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Shark hazard mitigation strategies.
Read More about Shark hazard mitigation strategies
Even though shark encounters are rare, here are some common sense tips to help reduce the risk of one happening.
Beach Safety & Protection Initiatives29 September 2016
The Western Australian Government and its partners have implemented a variety of beach safety initiatives to provide protection from the risk of shark interactions.
Beach and Aerial Surveillance
Surf lifesavers are watching from the beaches, on the water and in the air and public officers are ready to respond to sightings. Swimming between the flags at patrolled beaches means that if a shark is sighted, the information will be communicated quickly to the front line responders and the beach can be closed by lifesavers.
Surf Life Saving WA (SLSWA) has state wide standard operating procedures for shark sightings, including guidelines on when to clear the water and close a beach, and how long a beach should remain closed.
When swimming at an unpatrolled beach, please remember that Rangers are not always close-by to respond quickly to a shark sighting (particularly in regional areas). So it’s important water users take responsibility for their own safety and check the latest reported sighting and tagged shark detection information on the shark activity map and follow our shark SMART safety tips.
SLSWA operates two lifesaving helicopter services, the metropolitan based Westpac Lifesaver Helicopter and the South-West Lifesaver Helicopter. The helicopter service is supported by the Western Australian Government and Westpac.
The helicopter service provides many benefits including the ability to directly communicate with the public; when a shark is sighted at an unpatrolled beach, the helicopter will sound its alert siren from the air. In addition, the crew are medically trained and equipped to assist in a real time emergency when needed.
Details on patrols for your WA beaches can be found at Surf Life Saving WA.
To improve beach surveillance the Western Australian Government funded:
- 12 new jet skis to SLSWA, providing an additional tool to boost public safety at beaches.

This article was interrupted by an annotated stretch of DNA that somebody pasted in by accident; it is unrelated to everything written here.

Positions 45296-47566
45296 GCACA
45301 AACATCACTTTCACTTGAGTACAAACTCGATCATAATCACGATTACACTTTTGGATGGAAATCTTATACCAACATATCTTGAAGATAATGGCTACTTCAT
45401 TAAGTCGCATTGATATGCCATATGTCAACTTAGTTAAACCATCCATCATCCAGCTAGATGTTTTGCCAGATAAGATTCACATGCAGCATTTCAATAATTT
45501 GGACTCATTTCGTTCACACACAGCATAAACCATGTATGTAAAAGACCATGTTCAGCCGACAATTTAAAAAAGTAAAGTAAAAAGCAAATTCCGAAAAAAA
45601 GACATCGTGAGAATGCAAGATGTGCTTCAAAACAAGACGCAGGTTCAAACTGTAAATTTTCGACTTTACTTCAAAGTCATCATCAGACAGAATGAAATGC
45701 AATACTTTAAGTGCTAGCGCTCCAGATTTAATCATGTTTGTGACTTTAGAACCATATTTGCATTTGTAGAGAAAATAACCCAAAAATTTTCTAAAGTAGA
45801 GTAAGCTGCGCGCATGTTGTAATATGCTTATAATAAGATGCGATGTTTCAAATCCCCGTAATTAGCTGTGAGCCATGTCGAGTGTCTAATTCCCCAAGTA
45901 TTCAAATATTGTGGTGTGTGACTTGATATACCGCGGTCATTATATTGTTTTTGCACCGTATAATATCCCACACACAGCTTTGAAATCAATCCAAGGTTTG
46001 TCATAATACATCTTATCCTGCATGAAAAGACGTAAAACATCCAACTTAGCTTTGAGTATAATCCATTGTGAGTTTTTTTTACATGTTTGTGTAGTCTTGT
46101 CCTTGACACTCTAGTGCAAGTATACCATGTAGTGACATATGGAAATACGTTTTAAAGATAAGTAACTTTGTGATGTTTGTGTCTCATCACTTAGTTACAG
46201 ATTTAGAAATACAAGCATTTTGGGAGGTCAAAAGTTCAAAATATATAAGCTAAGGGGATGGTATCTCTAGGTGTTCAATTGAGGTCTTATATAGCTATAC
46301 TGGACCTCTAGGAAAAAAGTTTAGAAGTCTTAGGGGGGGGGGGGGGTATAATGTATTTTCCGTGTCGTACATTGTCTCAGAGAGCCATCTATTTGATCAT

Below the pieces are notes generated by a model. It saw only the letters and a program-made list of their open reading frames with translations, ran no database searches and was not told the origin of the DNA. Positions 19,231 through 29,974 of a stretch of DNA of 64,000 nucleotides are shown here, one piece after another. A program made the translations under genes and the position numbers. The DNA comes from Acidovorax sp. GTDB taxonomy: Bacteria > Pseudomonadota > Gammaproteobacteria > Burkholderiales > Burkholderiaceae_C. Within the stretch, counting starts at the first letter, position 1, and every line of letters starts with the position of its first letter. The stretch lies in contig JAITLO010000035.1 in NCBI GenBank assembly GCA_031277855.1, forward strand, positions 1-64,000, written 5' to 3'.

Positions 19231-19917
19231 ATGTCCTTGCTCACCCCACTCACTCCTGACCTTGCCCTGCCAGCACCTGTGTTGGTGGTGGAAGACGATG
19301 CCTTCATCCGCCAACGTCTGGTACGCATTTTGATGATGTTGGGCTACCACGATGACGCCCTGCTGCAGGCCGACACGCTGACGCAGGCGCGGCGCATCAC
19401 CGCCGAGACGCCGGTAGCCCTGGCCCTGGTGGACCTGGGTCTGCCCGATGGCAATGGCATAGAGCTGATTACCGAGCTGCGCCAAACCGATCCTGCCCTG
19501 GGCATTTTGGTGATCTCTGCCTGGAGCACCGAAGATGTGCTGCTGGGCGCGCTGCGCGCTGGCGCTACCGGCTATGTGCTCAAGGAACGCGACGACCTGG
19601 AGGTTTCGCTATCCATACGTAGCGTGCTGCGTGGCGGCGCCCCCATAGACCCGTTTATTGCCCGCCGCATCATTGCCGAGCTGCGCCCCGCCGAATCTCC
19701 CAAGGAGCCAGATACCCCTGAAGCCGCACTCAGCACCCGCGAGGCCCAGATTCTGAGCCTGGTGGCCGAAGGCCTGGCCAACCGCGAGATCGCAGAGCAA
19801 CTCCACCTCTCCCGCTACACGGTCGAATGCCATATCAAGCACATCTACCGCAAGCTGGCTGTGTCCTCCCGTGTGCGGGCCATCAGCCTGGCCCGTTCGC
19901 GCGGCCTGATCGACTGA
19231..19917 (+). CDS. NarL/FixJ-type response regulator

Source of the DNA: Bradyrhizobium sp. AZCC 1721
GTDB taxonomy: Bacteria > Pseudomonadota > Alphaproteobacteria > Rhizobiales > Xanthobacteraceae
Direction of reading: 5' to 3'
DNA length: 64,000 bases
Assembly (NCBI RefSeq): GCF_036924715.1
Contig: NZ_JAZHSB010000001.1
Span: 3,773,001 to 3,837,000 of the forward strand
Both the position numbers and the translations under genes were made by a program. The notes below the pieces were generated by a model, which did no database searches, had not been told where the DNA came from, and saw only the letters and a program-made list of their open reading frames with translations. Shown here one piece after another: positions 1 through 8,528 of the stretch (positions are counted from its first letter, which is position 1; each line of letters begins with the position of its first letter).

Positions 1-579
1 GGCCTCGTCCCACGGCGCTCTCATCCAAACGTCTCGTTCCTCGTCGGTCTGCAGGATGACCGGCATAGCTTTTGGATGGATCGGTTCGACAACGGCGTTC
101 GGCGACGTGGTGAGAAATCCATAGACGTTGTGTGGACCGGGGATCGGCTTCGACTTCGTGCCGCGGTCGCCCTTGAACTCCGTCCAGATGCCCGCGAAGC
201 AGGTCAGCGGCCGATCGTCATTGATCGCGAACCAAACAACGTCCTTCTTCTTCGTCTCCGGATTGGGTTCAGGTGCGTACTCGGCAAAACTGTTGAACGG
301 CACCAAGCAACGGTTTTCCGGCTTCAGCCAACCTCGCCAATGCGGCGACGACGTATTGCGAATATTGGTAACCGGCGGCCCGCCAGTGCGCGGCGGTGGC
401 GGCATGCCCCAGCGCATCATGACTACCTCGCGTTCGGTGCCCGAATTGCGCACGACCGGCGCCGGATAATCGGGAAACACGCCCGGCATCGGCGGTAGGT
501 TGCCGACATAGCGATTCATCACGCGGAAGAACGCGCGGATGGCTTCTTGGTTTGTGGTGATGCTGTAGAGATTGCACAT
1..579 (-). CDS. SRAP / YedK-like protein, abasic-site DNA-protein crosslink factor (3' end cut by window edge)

- Two new life guard stations at Cottesloe Beach providing a vantage point to look out for sharks and other safety hazards such as rips. Similar stations have also been erected at North Cottesloe Beach, funded by the Town of Cottesloe and at City Beach, funded by SLSWA.
- A drone trial to monitor beaches at a number of metropolitan and regional beaches between November 2016 and January 2017.
The Western Australian Government has further committed $6.7 million in funding over the next two years (until 2018/19) to ensure that SLSWA can continue to monitor and patrol our coastline. The program includes aerial and beach patrols, coordination of service and emergency responses via SurfCom communications centre, a jetski response team and the use of drones to monitor beaches.
The Western Australian Government has funded a number of protected swimming areas, or beach enclosures to protect swimmers from sharks. Current locations include:
- Old Dunsborough, City of Busselton – undertaken as a trial between January and April 2014 to test the suitability of beach enclosures in protecting swimmers from sharks. The enclosure extended about 100m from shore and ran parallel with the beach for approximately 300m. A review of the enclosure found that it was successful, providing a cost effective option for a protected swimming area with no environmental impact.
- Busselton foreshore, City of Busselton – installed in November 2015.
- Middleton Beach, City of Albany – installed March 2016 for a three year trial.
- Sorrento Beach, City of Joondalup – installed in December 2016.
- Quinns Beach, City of Wanneroo – installed in January 2017.
In May 2017, the City of Mandurah was offered $200,000 towards installing a beach enclosure at Falcon Beach.
The City of Cockburn has also funded its own enclosure at Coogee Beach near Fremantle. The enclosure is deployed year round on a three year trial basis to 2017.